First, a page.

Tuesday marks the sixtieth anniversary of the July 20, 1944, plot to kill Hitler and many German papers have been remembering the occasion in their editorial columns.
The Sächsische Zeitung in Dresden reminded its readers that without the courage shown by the men and women of the July 20 plot to kill Hitler, German history of the last century would have appeared even more wretched. "Yet one shouldn't place Claus Schenk Graf von Stauffenberg and his conspirators on a hero's pedestal," it said and added there were others in the resistance as well, even though their names have been forgotten -- Social Democrats, Communists, trade unionists and Christians. They too were murdered. The paper noted "all the speeches and ceremonies can't hide the simple fact that the vast majority of Germans fully backed a criminal regime, which had brought catastrophe on the whole of Europe, right up until the closing weeks of the war." The eastern German daily admonished its readers to keep alive the memory of July 20 for another reason: right-wing extremists are once again trying to win votes at the ballot box, it said.
The Westdeutsche Zeitung said Germany cannot use July 20 "to wash itself free of guilt." The paper commented on how "frustrating it is realize how difficult it is to write a history of guilt, especially now that the generation of culprits and victims is scarcely able to participate in such an undertaking any more." This includes the history of the crimes of the Wehrmacht, the Nazi army, it said. Necessary corrections to a travelling picture exhibition devoted to this topic have made those crimes no less heinous. "But the most shameful chapter in post-Hitler German history is that it took a Hollywood director and his film "Schindler's List" to draw attention to the possibility of using civil disobedience to prevent the extermination of the Jews."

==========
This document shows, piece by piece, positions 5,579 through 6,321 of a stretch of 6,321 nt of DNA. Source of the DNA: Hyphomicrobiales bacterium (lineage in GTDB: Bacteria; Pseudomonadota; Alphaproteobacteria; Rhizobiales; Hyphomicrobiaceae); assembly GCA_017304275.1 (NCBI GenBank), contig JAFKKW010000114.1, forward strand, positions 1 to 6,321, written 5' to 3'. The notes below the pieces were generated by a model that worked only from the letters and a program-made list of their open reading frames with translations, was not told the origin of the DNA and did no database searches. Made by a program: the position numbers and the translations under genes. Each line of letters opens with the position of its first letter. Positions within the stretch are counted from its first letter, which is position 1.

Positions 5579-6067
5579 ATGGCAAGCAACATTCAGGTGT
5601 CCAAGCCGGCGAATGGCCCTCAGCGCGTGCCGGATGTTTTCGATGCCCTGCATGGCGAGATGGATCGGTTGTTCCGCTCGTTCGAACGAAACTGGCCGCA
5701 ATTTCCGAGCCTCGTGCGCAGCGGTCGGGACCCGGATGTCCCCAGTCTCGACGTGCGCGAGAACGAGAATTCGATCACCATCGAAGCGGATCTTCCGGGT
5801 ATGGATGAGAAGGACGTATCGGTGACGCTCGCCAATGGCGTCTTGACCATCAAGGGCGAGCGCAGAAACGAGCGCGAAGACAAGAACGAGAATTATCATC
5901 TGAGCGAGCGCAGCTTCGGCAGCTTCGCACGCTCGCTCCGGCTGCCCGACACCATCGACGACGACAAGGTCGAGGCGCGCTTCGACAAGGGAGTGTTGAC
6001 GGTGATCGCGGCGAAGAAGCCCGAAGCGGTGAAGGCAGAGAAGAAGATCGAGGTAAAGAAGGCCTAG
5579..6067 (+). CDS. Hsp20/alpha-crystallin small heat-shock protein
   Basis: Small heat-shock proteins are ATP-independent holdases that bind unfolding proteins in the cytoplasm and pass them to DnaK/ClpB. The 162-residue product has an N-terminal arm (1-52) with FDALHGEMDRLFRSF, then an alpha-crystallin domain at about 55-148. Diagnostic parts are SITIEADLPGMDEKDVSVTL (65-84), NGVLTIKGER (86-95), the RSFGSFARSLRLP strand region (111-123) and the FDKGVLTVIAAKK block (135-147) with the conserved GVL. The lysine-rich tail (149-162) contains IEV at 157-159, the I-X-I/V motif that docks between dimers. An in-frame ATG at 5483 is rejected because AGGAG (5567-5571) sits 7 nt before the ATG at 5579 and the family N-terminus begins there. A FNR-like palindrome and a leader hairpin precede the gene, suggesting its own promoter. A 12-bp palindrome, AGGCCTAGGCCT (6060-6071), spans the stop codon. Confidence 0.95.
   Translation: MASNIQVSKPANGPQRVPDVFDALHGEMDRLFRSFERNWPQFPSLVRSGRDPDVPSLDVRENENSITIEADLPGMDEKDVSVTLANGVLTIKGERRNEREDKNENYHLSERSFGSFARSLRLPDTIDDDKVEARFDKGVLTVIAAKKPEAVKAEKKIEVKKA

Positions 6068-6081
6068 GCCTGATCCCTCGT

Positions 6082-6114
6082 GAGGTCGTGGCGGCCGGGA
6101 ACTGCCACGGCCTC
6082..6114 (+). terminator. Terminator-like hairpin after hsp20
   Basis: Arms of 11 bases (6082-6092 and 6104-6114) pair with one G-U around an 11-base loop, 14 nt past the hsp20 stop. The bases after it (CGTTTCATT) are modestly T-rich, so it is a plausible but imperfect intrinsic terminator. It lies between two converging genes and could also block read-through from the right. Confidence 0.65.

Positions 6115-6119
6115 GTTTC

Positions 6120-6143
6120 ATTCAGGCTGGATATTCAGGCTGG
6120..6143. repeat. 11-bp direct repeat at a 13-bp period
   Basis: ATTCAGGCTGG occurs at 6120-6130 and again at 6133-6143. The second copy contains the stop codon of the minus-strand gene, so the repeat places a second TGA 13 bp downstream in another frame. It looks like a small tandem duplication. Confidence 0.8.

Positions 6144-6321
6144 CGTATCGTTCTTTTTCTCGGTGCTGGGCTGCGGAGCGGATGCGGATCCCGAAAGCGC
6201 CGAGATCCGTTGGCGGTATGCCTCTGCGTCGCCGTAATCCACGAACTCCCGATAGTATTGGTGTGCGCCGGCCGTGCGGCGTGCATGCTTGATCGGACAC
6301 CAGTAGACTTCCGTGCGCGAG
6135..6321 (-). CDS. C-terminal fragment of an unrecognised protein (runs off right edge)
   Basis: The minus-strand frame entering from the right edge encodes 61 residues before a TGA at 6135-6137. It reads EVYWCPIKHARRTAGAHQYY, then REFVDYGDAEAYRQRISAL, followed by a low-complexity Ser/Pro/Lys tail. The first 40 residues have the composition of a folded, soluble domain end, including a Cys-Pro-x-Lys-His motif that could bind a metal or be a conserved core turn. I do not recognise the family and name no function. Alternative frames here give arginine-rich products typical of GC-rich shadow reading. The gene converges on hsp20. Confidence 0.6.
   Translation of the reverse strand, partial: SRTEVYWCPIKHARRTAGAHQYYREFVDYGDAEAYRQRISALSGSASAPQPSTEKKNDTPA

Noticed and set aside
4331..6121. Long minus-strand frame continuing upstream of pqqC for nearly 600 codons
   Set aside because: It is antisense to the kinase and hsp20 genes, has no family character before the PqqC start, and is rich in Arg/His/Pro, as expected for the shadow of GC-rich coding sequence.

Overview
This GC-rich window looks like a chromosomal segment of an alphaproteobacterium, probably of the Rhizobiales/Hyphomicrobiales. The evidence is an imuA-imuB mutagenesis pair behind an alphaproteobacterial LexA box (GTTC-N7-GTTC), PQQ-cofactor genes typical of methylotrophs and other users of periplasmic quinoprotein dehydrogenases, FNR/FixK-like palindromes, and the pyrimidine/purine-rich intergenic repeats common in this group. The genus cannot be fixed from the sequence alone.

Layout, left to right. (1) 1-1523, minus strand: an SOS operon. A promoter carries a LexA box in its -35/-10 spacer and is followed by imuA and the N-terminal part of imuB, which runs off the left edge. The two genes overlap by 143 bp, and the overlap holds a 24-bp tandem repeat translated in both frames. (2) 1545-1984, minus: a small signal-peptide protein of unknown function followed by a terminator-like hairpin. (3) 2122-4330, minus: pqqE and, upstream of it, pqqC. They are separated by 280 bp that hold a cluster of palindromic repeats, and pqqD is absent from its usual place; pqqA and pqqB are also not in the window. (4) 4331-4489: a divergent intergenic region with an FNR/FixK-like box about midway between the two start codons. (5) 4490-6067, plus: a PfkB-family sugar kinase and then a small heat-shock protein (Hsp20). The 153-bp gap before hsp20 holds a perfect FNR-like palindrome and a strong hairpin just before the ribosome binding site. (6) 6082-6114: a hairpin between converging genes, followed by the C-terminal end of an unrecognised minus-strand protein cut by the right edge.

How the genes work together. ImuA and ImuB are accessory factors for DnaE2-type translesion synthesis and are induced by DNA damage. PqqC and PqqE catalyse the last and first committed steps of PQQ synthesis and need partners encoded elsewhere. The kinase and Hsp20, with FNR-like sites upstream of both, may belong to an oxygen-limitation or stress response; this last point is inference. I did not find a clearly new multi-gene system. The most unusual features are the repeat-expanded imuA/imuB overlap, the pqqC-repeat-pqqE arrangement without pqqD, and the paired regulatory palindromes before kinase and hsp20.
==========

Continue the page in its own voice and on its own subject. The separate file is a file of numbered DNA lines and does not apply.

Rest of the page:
The Stuttgarter Zeitung commented that with the passage of time more and more people believe it could have been possible for all of Germany to have resisted Hitler, not just individual groups. "Easily said, such a view misjudges the situation," the paper criticized. Resistance to Hitler necessitated a large measure of courage and a willingness to sacrifice oneself. "And even the few officers who were prepared to go that far, had to overcome the dictates of tradition that compelled absolute obedience to authority. The pressure that tradition exerted is hardly imaginable sixty years later."
In other news, German papers examined the debate over whether the country should call a referendum on the European Union constitution. As the comments show, this too is an issue steeped in history.
Looking back to the beginnings of the current German state after World War II, the Hannoversche Allgemeine Zeitung said that the founding fathers of the West German government had "good reasons for choosing a representative democracy for the fledging federal republic." They believed that the pre-Hitler Weimar Republic had collapsed largely because it contained too few democratic decision makers. Plebiscites, where the population could be influenced by demagogues, were often misused as political weapons against democratic institutions. The paper said this is the reason referendums were regarded as risky in 1949 when the country's current Constitution was being drafted. "In the meantime, more than half a century has passed and democracy is just as stable in Germany, as it is in Great Britain, Sweden, France or in other EU countries. Those countries call their citizens to the ballot box, when key decisions are to be taken. German politicians could have the same measure of confidence in their electorate," the paper concluded.
The Südwest Presse was of the opinion that the issue of referendums in Germany cannot be decided simply by focusing on the new European Constitution. "Either we augment our representative democracy to include plebiscites, or we stick to the present system that has served us well. Ad hoc solutions shouldn't be permitted," the paper maintained.